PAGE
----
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Mitch Makes His Move

After 16 years in the Louisiana House of Representatives, Mitch Landrieu is making his move for a statewide office. Landrieu late last week announced that he will be a candidate for lieutenant governor in the fall elections. Fellow Democrat and incumbent Lt. Gov. Kathleen Blanco has long made clear her intentions to give up the seat to run for governor.

Landrieu's campaign theme? "Mitch Means Business." "I plan to put job creation at the focus of my campaign," Landrieu says. "In the last few years, Louisiana has lost out on hundreds of jobs and dozens of economic opportunities because creating jobs has not been our single focus. As lieutenant governor, it will be my purpose and focus."

Landrieu promises to promote job growth by serving as "a traveling 'economic ambassador,'" helping to build bio-tech corridors statewide, expanding trade opportunities with Latin America, pushing for extensions of Interstates 49 and 69, and accelerating development of the Millennium Port. He also pledges to expand the state's arts, culture, and tourism industry and shipbuilding industries.

Other announced candidates are Kirk Bennett, a black Republican and director of an inner-city youth program in Baton Rouge, and Kenner lawyer Stephen Rue. State Rep. Melinda Schwegmann, D-New Orleans, also is reportedly considering running for the No. 2 seat, which she held from 1992 to 1996.

Landrieu is the son of former New Orleans Mayor and U.S. Housing and Urban Development Secretary Moon Landrieu and the brother of U.S. Sen. Mary Landrieu, who was reelected in December, and New Orleans Civil District Court Judge Madeleine Landrieu. Mitch Landrieu ran for mayor of New Orleans in 1994, a race won by Marc Morial.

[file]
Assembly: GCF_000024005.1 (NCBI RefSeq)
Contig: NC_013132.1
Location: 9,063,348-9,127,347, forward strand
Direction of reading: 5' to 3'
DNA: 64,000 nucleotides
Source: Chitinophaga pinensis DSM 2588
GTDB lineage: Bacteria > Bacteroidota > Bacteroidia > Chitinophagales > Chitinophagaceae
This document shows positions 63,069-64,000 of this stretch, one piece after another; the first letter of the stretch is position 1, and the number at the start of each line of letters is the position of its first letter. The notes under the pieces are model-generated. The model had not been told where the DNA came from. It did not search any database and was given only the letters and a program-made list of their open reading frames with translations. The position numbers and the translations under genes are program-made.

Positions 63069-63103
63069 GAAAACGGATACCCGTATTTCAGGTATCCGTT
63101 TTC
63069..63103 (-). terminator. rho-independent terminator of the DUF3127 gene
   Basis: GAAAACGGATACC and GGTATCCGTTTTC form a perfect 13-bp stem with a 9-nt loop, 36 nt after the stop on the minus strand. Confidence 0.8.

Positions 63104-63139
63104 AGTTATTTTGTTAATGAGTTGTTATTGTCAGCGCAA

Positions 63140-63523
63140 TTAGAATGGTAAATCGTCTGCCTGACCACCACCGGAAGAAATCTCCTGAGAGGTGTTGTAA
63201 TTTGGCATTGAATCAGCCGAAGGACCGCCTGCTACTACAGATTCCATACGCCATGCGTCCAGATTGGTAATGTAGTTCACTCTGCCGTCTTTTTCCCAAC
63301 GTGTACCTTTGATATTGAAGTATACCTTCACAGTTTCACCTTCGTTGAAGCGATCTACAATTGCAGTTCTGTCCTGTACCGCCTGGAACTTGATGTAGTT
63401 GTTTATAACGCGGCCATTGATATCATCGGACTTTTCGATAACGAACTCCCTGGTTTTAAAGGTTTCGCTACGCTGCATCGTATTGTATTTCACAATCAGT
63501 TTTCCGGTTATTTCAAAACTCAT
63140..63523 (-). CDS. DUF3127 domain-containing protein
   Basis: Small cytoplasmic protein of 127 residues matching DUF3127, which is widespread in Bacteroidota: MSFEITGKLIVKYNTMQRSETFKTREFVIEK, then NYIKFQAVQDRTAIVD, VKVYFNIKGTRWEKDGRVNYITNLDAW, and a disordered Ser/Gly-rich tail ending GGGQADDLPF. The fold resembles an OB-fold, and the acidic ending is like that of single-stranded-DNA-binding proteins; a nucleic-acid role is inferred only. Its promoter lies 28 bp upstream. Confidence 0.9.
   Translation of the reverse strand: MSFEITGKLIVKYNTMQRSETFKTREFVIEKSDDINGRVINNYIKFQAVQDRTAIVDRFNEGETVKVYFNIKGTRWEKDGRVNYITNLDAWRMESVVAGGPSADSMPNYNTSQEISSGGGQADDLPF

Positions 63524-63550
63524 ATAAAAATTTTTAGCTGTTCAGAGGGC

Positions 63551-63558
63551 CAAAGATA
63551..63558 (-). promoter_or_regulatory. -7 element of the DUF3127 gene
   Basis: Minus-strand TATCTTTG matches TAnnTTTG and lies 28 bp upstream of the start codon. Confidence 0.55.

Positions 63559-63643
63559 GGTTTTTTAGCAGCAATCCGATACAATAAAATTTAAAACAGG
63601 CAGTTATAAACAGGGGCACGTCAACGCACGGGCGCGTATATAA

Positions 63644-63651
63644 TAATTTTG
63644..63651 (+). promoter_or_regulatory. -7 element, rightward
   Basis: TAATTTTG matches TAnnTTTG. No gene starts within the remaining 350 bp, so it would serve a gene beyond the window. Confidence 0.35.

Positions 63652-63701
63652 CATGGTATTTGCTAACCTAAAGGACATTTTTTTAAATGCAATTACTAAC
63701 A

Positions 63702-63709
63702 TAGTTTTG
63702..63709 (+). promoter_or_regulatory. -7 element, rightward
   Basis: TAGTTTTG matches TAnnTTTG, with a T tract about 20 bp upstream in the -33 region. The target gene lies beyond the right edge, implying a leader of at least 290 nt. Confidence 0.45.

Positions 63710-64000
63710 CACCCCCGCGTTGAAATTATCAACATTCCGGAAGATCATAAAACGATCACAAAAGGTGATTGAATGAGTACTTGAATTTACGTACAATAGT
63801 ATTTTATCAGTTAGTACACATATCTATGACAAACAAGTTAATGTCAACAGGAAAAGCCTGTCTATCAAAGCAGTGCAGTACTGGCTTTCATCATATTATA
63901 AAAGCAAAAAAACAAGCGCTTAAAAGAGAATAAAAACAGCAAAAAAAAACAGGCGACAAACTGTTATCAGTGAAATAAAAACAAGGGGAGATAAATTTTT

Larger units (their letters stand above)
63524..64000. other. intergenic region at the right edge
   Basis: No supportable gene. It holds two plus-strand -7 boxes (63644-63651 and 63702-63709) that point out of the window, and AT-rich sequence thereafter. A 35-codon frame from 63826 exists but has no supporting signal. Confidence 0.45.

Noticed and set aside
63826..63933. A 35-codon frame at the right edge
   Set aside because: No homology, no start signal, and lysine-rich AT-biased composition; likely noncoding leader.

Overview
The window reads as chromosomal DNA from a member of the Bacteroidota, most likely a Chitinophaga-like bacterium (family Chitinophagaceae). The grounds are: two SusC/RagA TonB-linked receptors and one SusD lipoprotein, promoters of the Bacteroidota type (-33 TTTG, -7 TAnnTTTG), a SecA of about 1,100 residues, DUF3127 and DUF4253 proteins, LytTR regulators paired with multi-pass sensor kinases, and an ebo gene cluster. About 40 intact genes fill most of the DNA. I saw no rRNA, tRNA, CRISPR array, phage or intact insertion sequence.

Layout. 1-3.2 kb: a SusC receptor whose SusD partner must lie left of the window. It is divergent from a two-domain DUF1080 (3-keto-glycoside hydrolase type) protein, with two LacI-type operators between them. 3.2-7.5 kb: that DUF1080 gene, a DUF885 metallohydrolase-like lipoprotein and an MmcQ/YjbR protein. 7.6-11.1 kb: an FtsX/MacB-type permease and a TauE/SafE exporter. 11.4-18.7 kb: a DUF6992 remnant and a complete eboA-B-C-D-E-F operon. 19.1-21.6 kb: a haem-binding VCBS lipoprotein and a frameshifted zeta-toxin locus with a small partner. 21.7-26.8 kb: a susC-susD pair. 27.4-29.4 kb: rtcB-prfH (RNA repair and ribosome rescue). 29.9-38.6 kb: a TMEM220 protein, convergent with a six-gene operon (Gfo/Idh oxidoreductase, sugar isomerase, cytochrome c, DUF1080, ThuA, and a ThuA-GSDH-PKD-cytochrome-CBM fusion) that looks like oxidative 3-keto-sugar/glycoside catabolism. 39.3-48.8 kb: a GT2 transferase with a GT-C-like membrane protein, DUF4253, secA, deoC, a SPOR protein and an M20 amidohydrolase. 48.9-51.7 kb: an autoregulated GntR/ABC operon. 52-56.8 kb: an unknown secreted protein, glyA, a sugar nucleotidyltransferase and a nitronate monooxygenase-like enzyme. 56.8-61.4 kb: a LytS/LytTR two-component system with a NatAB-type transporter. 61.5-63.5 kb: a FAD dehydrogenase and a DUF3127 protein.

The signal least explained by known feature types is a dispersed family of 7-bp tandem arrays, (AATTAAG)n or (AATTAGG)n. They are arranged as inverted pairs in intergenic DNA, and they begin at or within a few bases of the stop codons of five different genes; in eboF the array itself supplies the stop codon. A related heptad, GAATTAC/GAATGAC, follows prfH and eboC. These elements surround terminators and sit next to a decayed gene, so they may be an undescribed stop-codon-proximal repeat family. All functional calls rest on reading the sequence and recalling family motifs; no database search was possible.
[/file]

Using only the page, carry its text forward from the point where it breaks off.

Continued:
Sentimental Move

Anyone who has ever moved turns up old memorabilia -- but probably not old pictures of major mob bosses. The 50-year-old private Metropolitan Crime Commission (MCC) recently boxed up its archives for a move into another building and rediscovered some of New Orleans' colorful crime and corruption history -- in 8-by-10 black-and-white photos. "It was a trip down memory lane," says MCC vice president Anthony Radosti, a retired New Orleans police detective. "We had a picture file of the old police corruption investigations of the 1950s."

Also among the collectibles were photos of the late Gulf Coast mafia boss Carlos Marcello and the late Aaron Kohn, the first president of the Crime Commission. "We also had a huge photograph of Aaron Kohn behind bars, when he was held in contempt of a grand jury investigation for refusing to disclose a Crime Commission source in a police corruption investigations of the 1950s," Radosti says.

The commission has no immediate plans to display its unique gallery of photos. The nonprofit MCC was formed by a group of New Orleans businessmen in 1952 for the purpose of suppressing corruption on the NOPD. Its mission has since expanded to include the reduction of violent crime and public corruption.

Based in the old Tidewater building for the last 15 years, the MCC moved Jan. 4 to more spacious digs at the Freeport McMoRan building on Poydras St. The 524-3138 phone number remains unchanged.

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